Right to Inherit in Pennsylvania

Who has a right to claim part of your Estate even if you have a Will?

Close relatives such as a surviving spouse, children, and grandchildren may have a right to claim an inheritance. This right of inheritance may even override what your will states.  In Pennsylvania here is how it works:

Inheritance Rights of Spouse:

A surviving spouse, in most cases, and unless you have a prenuptial agreement, cannot be completely cut out of a will or disinherited. In Pennsylvania, unlike community property states, there is no rule that property bought during marriage is owned by both spouses.  But, Pennsylvania does give the surviving spouse the right to claim an elective share of one-third to one-half of the estate no matter what the will states. The surviving spouse must go to court in order to object what a will states or claim an elective share. If your will gives your spouse less than one- half of your estate consult your lawyer and get a written consent or post nuptial agreement from your spouse as to what your estate planning includes.

Inheritance Rights of Ex-Spouse:

Most states automatically revoke gifts made to an ex- spouse. To be safe, if you get divorced make a new will that revokes the old will. Also review all of your life insurance, beneficiary designations and the designations under your IRA's and 401 K's.

Inheritance Rights of Children:

In most cases children do not have a right to inherit anything from their parents. In a few cases a child may have a right to a deceased parent's estate. Most states have laws to protect against accidental disinheritance. If a child is born after a will was created by the parents and it is not revised to include the child, the law looks at the will as if the parents did not intend to leave out the child. The law will presume the will was not updated. In this circumstance the child may have a right to a large part of the parent's estate. This right may also apply to grandchildren and children of a deceased child. If you want to disinherit a child, grandchild, and or child of a deceased child make sure you are clear in your will. Also remember to review your will periodically and if there are major changes in your life like a new child. Plan for your future today by creating or updating your will.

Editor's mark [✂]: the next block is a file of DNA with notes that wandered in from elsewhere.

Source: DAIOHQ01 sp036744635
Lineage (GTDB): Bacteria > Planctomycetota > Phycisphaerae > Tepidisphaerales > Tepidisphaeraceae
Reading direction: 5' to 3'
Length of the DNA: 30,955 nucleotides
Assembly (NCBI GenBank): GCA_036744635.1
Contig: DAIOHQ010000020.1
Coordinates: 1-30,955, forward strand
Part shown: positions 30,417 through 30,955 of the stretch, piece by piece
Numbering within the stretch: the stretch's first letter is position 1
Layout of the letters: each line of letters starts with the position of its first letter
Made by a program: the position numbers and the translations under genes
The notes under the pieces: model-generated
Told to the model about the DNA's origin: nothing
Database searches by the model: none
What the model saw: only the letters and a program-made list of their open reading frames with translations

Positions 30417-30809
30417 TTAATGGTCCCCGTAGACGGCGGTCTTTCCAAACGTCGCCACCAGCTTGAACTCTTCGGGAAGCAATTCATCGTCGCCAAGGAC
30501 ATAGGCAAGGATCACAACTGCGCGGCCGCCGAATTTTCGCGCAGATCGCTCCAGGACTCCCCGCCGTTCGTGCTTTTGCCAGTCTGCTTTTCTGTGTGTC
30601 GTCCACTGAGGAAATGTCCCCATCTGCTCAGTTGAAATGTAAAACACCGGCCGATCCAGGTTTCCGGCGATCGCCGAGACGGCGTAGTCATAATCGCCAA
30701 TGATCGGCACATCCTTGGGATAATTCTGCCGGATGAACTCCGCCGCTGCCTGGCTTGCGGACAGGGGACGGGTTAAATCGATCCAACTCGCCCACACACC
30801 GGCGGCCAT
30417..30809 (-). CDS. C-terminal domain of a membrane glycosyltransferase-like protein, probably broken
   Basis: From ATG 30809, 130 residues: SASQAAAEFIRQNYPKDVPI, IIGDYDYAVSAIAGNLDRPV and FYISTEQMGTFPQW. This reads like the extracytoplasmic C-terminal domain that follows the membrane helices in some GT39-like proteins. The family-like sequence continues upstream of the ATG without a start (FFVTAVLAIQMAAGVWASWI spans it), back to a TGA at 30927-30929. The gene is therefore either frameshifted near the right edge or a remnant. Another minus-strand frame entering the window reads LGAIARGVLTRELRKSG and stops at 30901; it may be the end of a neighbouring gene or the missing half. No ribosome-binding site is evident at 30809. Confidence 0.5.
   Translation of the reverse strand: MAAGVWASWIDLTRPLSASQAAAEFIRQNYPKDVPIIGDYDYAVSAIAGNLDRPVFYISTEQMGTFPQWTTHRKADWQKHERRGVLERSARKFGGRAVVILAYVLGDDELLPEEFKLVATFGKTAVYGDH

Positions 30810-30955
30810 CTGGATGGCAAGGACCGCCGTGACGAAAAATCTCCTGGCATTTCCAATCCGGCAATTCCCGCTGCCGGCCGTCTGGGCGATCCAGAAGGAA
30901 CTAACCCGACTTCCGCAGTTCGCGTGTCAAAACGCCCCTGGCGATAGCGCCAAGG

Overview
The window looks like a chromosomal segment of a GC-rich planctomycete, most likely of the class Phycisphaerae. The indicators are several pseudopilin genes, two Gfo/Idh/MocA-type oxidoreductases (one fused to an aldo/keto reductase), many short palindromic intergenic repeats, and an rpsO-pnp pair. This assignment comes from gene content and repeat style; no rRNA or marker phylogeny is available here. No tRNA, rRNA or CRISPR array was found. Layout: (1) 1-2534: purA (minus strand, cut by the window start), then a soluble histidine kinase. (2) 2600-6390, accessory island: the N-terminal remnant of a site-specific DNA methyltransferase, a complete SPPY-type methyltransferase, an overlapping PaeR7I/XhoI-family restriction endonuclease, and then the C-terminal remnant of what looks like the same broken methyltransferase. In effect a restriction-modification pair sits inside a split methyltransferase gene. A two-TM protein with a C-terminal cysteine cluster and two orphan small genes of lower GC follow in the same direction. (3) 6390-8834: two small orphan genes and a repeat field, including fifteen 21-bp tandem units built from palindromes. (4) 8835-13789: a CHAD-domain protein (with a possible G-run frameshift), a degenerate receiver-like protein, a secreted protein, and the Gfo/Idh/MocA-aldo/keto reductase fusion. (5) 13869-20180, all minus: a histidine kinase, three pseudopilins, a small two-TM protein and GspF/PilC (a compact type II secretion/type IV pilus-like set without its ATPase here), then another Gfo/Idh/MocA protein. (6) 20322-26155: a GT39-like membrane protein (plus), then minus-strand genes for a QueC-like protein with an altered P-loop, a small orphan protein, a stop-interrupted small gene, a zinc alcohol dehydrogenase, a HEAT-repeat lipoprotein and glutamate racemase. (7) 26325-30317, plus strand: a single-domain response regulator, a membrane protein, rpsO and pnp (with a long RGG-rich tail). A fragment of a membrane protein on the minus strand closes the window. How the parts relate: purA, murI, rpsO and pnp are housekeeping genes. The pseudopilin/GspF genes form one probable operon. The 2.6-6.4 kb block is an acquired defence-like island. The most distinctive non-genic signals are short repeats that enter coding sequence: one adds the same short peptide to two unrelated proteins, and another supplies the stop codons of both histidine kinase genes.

Research: Whitney O'Reilly Law Clerk

David M. Frees III


David M. Frees, III
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